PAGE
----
Celebrating Hildegard

Today is the feast day of Hildegard of Bingen. (No offense to Robert Bellarmine, whose memorial is also celebrated today.)

Hildegard was a fascinating woman who had tremendous fame and influence during her life, but who faded from people’s memories almost immediately after her death. She was forgotten for centuries, only to be rediscovered in 1979, on the 800th anniversary of her death. In more recent times she has attracted quite a following by various groups – feminists who embrace her as a pioneer of women’s equality, natural health aficionados who admire her work on medicinal plants and healing techniques, environmentalists who share her conviction that the earth is sacred and that caring for it is a sacred trust, and musicians who have happily discovered her musical compositions. One author commented that “while it would be anachronistic to regard Hildegard as an ecologist or feminist, her firm grasp of the interconnectedness of all things and of the loving mercy of God, who fashioned the whole of creation out of love, continues to speak to us today.”

Although she spent her early years living the secluded life of an anchoress, by her late 30s she lived a much more public life. She served as abbess of her monastery and later founded two new monasteries near her home in Bingen, she went on numerous preaching tours throughout the Rhineland area of Germany and attracted large and passionate crowds, she became a counselor to popes, emperors, and people in all walks of life. She showed in her discussions with civil and religious rulers a keen awareness of the political and scholarly developments of her time.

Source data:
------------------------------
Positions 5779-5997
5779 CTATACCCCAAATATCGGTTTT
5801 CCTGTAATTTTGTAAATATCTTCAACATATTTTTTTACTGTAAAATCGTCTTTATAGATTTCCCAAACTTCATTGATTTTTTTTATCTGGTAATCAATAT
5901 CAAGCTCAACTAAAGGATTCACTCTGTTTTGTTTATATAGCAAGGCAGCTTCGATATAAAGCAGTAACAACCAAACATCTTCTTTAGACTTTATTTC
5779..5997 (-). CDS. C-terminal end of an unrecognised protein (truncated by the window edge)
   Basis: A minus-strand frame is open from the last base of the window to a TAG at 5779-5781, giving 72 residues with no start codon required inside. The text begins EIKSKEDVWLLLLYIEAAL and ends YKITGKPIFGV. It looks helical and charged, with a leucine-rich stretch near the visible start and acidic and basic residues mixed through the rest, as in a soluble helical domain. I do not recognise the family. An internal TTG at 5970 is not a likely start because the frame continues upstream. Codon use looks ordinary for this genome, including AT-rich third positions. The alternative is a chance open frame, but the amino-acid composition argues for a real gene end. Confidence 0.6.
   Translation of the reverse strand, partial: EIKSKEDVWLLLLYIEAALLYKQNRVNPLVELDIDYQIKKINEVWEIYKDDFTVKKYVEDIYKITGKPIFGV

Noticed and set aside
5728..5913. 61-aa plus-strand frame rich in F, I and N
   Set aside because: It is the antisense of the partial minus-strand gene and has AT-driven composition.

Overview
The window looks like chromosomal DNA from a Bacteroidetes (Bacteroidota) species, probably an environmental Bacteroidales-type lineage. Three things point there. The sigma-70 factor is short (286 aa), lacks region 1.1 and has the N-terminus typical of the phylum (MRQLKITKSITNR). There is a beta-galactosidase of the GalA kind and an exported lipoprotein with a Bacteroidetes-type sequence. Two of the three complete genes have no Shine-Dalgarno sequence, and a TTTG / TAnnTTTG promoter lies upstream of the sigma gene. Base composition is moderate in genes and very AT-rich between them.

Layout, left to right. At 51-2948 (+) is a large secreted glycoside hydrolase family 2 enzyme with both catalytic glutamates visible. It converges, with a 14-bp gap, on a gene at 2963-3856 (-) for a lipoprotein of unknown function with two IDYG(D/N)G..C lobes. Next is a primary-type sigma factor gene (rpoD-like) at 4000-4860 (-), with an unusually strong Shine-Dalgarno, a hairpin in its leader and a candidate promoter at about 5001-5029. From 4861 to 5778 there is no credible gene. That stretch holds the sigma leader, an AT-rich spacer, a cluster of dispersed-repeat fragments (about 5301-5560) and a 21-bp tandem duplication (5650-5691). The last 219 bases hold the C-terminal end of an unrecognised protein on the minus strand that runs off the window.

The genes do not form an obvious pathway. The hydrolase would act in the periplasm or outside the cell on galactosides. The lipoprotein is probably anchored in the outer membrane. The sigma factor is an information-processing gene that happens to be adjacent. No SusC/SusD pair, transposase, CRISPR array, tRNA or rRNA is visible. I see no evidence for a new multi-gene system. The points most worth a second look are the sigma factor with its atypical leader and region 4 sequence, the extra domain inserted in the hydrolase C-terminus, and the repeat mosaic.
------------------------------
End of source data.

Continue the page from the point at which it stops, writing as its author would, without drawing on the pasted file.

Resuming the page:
But whatever else Hildegard was, she was a contemplative. I’ve spoken about some of her visions before. (See here and here.) Her visions gave her confidence and made her feel alive and deeply connected to God.

On this feast day of hers, let me share her prayer of Praise to the Trinity:

Praise to the Trinity
Who is sound and life,
Creator and sustainer
Of all beings;
The angels praise You,
Who in the splendour
Of your hidden mysteries
Pour out life abundant.

[For a post on Robert Bellarmine, who is also celebrated today, see Fr. Robert Araujo’s Mirror of Justice post here.]

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